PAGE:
President Hoover, Representative Luce, second ranking member of the House banking and currency committee, and Representative Tilson, majority leader, all came to the defense of Eugene Meyer, newly appointed governor of the Federal Reserve, who was yesterday assailed as an “international banker” and the rejection of his nomination by the Senate demanded by Representative McFadden, chairman of the House banking and currency committee.
Voicing deep concern over Mr. Mc-Fadden’s attack and deploring the attack on the Federal Reserve System, President Hoover conferred with majority leader Tilson who assured him that the House did not share Mr. Mc-Fadden’s sentiments. In demanding that the Senate should reject Mr. Meyer, Mr. McFadden said “if you want to turn the Federal Reserve System over to international financiers, place Eugene Meyer in that particular post at this time.”
Saying that Mr. Meyer had been closely connected during his whole financial career with banking houses of international reputation, Mr. McFadden stated that “he had a very close connection with J. P. Morgan and Company, and as head of the War Finance Corporation, and in carrying on its activities, those close relationships were actively disclosed. He is a Wall Street man.”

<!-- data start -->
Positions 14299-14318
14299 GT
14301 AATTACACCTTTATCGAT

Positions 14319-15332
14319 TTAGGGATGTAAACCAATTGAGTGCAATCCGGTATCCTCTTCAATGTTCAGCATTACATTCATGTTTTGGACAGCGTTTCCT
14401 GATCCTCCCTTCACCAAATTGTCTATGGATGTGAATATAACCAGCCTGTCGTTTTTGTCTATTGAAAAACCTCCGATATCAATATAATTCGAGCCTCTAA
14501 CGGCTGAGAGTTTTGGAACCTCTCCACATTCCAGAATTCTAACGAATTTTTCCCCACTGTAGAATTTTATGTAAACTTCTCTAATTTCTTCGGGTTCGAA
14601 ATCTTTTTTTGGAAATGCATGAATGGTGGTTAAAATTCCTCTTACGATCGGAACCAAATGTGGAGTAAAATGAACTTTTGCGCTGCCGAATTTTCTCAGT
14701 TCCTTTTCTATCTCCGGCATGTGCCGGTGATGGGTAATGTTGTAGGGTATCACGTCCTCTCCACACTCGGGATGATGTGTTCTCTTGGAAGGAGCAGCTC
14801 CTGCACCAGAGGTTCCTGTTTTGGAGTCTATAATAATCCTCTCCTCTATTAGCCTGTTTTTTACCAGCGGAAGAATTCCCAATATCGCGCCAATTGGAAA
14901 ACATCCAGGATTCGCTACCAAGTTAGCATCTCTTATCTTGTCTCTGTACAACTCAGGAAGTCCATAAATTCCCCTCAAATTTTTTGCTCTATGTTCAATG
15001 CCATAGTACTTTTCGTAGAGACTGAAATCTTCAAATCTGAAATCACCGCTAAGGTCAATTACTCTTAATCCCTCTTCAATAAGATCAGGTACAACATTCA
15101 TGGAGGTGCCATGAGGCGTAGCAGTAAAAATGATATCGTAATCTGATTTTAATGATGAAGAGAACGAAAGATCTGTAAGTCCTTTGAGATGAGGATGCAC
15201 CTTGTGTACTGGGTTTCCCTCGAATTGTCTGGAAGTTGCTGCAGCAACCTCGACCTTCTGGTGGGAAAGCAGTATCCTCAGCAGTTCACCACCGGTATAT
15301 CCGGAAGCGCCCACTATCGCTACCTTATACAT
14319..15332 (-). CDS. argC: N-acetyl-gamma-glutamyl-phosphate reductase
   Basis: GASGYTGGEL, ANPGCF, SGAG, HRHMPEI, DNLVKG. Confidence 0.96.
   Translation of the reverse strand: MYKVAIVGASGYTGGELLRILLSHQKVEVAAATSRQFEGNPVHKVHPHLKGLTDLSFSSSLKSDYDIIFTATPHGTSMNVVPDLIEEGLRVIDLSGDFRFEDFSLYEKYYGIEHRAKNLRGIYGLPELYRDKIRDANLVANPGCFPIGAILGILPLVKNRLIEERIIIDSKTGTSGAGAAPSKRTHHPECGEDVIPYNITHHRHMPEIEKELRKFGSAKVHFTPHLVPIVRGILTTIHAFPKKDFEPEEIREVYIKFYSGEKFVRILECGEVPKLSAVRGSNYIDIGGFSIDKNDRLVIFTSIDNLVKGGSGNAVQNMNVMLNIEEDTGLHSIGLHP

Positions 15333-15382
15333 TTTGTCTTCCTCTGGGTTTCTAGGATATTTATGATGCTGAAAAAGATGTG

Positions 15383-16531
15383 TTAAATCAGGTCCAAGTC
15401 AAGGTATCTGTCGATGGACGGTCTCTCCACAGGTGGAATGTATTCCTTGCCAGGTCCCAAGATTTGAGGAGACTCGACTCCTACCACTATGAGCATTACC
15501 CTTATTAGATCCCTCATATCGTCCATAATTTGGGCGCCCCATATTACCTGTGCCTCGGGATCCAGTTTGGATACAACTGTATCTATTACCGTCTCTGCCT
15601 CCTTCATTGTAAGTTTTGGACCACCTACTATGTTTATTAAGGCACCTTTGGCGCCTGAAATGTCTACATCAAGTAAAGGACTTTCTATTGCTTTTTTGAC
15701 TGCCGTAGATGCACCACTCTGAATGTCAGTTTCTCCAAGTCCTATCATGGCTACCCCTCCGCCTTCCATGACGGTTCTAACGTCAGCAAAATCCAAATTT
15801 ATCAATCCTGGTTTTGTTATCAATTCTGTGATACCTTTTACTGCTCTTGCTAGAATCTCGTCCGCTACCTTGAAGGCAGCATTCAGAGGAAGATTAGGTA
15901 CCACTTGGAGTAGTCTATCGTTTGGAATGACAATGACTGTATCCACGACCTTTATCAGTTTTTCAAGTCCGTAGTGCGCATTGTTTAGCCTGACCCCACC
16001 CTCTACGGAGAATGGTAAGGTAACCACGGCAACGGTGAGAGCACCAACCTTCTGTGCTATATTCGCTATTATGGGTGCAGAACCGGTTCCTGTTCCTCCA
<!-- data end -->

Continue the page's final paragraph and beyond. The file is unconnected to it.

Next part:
In the course of his criticism of Mr. Meyer, Mr. McFadden also said that he is a brother-in-law of George Blumenthal, and, he understood, represents the Rothschild interests and is a liason officer between the French government and the Morgan Company.
Commenting on Mr. McFadden’s objections to the appointment of Mr. Meyer on the ground that he would “turn the Federal Reserve System over to international financiers,” Arthur Brisbane, in his daily column, “Today,” says, “that is upside down. If Mr. Meyer did any turning, he’d turn international financiers over to the Federal Reserve System. Mr. Meyer is a first class American, an extremely able financier, and, as head of the Federal Reserve Board, he may give to finance, and some other things in this country, a leadership that they now lack.”
The Archive of the Jewish Telegraphic Agency includes articles published from 1923 to 2008. Archive stories reflect the journalistic standards and practices of the time they were published.